Jul 212012
 

Drawing of a Bio-Retina being inserted into an eye and affixed to the AMD damaged retina by a nano-forceps

Bio-Retina restores vision to AMD sufferers almost immediately following the simple implantation process

At least 25-30 million people worldwide have age-related macular degeneration (AMD), one of the leading causes of blindness in middle-aged and older adults. Israeli start-up Nano Retina has announced its new Bio-Retina, a tiny array of photodetectors which can be implanted directly on the retinal surface. Ready to enter clinical trials in 2013, the Bio-Retina restores vision to AMD sufferers almost immediately following the simple implantation process.

The retina is a light sensitive tissue lining the inside rear surface of our eyes. Retinal tissue is layered, where the photoreceptors of the eye (rods and cones) are located beneath several layers of neurons and ganglia interconnected by synapses. These neurons transmit the image to the optic nerve, and the ganglia perform low-level processing of the visual information.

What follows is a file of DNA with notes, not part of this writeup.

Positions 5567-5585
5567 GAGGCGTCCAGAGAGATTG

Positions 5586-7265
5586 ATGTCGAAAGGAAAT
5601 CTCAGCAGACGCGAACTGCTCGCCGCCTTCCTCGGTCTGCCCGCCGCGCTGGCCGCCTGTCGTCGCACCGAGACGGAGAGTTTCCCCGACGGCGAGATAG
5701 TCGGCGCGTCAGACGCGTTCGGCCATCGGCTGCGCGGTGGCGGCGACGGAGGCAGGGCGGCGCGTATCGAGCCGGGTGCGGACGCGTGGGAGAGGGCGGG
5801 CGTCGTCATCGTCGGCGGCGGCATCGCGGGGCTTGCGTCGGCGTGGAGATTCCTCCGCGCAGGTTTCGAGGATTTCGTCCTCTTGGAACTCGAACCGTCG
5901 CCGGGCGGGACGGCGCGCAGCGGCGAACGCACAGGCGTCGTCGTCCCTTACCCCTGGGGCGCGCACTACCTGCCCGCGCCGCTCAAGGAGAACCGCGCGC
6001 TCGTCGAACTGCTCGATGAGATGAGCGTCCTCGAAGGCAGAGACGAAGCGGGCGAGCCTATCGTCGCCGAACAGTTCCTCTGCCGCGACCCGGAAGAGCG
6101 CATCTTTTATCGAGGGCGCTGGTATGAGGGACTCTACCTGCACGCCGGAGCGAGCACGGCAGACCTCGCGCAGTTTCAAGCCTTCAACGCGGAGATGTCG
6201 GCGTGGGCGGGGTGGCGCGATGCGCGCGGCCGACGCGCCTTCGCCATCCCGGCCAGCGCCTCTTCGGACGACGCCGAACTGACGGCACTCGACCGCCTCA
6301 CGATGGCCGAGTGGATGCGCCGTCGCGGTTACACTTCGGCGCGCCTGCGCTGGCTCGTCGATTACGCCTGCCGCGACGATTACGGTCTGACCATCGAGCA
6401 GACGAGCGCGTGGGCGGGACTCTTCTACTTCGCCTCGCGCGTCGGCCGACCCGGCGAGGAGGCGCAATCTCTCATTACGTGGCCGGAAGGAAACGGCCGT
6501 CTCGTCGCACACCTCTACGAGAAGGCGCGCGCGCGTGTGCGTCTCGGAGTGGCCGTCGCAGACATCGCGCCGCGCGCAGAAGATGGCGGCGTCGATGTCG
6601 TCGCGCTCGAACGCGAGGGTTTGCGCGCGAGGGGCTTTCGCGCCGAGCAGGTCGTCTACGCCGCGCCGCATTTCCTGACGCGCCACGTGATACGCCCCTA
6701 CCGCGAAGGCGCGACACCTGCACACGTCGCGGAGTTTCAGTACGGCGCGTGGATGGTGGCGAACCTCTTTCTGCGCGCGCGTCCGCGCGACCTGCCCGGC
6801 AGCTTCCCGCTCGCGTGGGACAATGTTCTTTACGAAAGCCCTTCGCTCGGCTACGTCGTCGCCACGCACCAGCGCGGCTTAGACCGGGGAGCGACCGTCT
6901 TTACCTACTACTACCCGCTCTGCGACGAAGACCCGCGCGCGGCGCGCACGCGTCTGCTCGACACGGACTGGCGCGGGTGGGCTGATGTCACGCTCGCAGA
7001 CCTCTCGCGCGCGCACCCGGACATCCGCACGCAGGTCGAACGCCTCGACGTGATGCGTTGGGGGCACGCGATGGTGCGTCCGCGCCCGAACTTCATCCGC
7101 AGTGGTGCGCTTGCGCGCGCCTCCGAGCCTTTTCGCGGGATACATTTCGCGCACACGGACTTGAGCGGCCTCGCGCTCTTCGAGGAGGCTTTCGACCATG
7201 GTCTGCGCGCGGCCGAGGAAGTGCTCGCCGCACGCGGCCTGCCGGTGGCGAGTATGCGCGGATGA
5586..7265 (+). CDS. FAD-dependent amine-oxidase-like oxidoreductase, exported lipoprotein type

AMD is caused by deterioration or breakdown of the retina’s central region, which is called the macula. It is a small area in the retina that is responsible for a person’s central vision and which allows you to see fine details. AMD progressively destroys the ability of the rods and cones to convert light into signals transmitted along the optic nerve. A retina affected by AMD still has fully functional optic nerves, as well as the retinal subsystems which feed neural signals from the rods and cones into the optic nerve. But when the rods and cones are inactive, there are no light-generated neural signals for the rest of the retina to transfer. AMD patients often retain some peripheral vision, but their central vision usually disappears completely in time, resulting in legal blindness. Total blindness is also common. There are currently no effective treatments for AMD.

Bio-Retina

Nano Retina has now developed the Bio-Retina – a tiny (3 x 4 mm) microchip implant that is inserted into the eye and glued to the retina in a minimally invasive procedure. It does not treat AMD, but rather seeks to relieve the blindness resulting from AMD. A small slit is cut in the eye under local anesthesia, and the implant is inserted and pressed against the damaged macula.

Read more . . .

via Gizmag – Brian Dodson
 

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